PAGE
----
As Byron makes clear in the opening stanzas to canto 9-when he shifts the discussion onto an international platform through an analysis of Wellington’s impact on European politics in the wake of Waterloo-war in modern Europe is “Legitimacy’s crutch.” Wellington is “Europe’s liberator-still enslaved.” The word legitimacy therefore frames the Russian cantos and the discussion of how it was and is abused during the reigns of Catherine and Alexander. People’s ancestors truly are history’s (and Byron’s) game. The panoramic sweep of Don juan with its multiplicity of references to world literatures and languages is a child of its time, a period when, as Bakhtin has argued, “The world becomes polyglot, once and for all and irreversibly” (12). The epic, he continues, is “a genre that has come down to us already well defined and real” (14). In canto 1, stanza 200, Byron tells us that Don Juan is an epic poem, “and is meant to be.” He then informs us that he will follow epic convention in the style of Homer and Virgil by completing the poem in twelve books, “So that my name of epic is no misnomer.” Yet the poem itself undoes any claims to epic in the classical sense by not beginning in medias res and by following a strictly linear structure. In classical epic, “it is memory, and not knowledge, that serves as the source and power or its creative impulse” (Bakhtin 15). In Don juan it is recent and contemporary history that provide the basis upon which the poem is built. The tradition of the past is not sacred: like the novel in its Bakhtinian formulation, Don Juan is determined by “experience, knowledge and practice” (Bakhtin 15).

Northumbria University, Newcastle

NOTES

1 Byron’s reception in many European countries in the nineteenth century is addressed in Paul Graham Trueblood’s Boron’s Political and Cultural Influence in Nineteenth-Century Europe.

2 On Byron and Bakhtin in relation to the theorisation of carnival and laughter, see Philip W. Martin, “Reading Don juan with Bakhtin,” in Nigel Wood, ed. Theory into Practice: Don Juan (Buckingham: Open University Press, 1993), pp. 90-121. see also Charles Donelan, Romanticism and Male Fantasy in Byron’s Don juan (London: Macmillan, 2000).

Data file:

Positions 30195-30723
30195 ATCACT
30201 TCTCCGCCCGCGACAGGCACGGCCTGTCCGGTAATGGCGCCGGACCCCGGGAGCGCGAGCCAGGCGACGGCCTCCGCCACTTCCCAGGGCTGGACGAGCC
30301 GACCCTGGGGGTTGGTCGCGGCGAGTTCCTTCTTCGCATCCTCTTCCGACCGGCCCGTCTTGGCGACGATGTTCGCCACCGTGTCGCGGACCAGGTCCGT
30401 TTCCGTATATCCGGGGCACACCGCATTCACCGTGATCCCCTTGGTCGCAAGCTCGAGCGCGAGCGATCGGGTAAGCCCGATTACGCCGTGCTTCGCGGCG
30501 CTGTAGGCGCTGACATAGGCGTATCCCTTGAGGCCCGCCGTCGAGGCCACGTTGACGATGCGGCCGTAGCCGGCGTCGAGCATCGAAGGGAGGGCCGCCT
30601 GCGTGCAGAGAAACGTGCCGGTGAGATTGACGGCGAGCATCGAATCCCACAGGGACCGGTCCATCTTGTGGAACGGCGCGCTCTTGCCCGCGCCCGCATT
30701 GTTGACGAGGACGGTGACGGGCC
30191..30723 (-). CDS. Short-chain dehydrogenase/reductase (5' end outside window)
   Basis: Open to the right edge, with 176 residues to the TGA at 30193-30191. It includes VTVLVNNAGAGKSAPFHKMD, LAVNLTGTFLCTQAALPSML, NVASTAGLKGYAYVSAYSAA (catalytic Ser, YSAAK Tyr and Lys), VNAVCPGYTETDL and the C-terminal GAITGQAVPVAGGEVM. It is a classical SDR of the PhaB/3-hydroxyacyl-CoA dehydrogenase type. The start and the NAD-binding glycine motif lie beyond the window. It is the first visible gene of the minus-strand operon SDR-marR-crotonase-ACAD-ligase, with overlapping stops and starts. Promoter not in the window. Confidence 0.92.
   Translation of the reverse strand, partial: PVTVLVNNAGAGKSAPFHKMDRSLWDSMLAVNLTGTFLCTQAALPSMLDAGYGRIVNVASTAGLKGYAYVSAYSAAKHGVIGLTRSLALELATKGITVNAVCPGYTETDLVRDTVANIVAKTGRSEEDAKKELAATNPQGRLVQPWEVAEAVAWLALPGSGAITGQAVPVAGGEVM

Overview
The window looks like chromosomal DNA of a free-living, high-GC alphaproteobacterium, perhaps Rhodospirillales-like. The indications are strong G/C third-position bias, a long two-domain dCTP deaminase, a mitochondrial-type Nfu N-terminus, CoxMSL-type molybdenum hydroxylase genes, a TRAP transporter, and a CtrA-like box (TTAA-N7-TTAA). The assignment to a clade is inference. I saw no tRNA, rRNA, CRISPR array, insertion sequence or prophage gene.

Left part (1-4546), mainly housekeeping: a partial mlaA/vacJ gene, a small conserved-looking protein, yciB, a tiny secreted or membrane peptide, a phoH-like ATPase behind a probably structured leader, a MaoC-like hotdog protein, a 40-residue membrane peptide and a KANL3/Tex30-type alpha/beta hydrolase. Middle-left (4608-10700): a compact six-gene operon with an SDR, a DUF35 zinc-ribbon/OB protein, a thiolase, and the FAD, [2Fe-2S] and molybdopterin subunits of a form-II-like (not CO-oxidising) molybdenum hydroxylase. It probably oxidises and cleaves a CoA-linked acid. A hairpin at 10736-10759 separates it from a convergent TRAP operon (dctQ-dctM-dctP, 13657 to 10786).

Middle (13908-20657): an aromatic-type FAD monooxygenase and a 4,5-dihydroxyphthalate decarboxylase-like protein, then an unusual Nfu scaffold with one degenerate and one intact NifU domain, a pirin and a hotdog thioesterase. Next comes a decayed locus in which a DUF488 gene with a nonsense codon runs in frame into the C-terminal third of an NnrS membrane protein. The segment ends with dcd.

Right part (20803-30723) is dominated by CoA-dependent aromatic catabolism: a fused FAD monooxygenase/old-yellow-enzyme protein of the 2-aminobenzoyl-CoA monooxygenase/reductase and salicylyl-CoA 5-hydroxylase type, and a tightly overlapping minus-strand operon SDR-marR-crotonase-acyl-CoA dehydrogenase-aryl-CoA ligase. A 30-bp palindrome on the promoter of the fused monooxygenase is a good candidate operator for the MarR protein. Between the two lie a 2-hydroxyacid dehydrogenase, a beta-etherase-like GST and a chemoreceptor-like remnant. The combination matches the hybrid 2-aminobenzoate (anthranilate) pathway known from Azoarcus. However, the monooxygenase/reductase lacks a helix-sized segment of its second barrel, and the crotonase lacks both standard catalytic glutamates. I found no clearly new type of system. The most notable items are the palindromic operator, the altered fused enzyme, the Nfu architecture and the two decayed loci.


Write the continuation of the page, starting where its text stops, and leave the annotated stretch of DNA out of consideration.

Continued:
3 see T, S. Eliot’s essay on Byron in On Poetry and Poets’, see also E R. Leavis, Revaluation: Tradition and Development in English Poetry.

4 see Jane Stabler’s succinct overview of Byron’s reputation as a poet (1-26).

5 Much of what follows on Byron and early nineteenth-century Russia is indebted to Diakovna and Vacuro’s valuable essay.

6 see Byron’s preface to canto 6 in Lord Byron: The Complete Poetical Works (5: 295). All references to Don juan, unless otherwise specified, are to this edition, abbreviated to BCPW, and are numbered by volume, canto, and stanza.

7 see canto 7, stanzas 44-45, for Byron’s comments on the condition of England in the immediate wake of Napoleon’s defeat.

8 In canto 9.28, Byron makes reference to the legitimacy of rebellion in Spain and Greece. Caught in an imperialist and oppressive web, “None save the Spanish fly and Attic bee, / As yet are strongly stinging to be free.”

9 Nikolay Novikov, Satiricheskie zhurnaly, cited in Cross 233. see also Dukes, “The Russian Enlightenment.” see also E. J. Simmons, English Literature and Culture in Russia, 1553-1840, and M. S. Anderson, Britain’s Discovery of Russia, 1553-1815.

10 On Byron’s debt to the poetics of the late seventeenth and early eighteenth centuries, see Andrew Rutherford.

11 see George Lukacs, The Historical Novel, especially chapter one, “The Classical Form of the Historical Novel” (15-100).

12 Byron’s relation to Scott and the relation between Don juan and the historical novel is brilliantly discussed in James Chandler, England in 1819: The Politics of Literary Culture and the case of Romantic Historicism, 375.

13 see also Jerome Christenson, Lord Byron’s Strength: Romantic Writing and Commercial Society, and Jerome J. McGann, “The Book of Byron and the Book of the World.”

14 According to Montefiore, Potemkin’s debauchery was nothing more than a “facade” (449).

WORKS CITED

Anderson, M. S. Britain’s Discovery of Russia, 1553-1815. London: Macmillan, 1958.

Bakhtin, Mikhail. “Epic and NOvel.” The Dialogic Imagination: Four Essays. Ed. Michael Holquist. Austin, Texas: University of Texas Press, 1990. Trans. Caryl Emerson and Michael Holquist. Austin, TX: University of Texas Press, 1981. 3-40.

Byron, George Gordon. The Complete Poetical Works of Lord Byron. 7 vols. Ed. Jerome J. McGann. Oxford: Clarendon, 1986.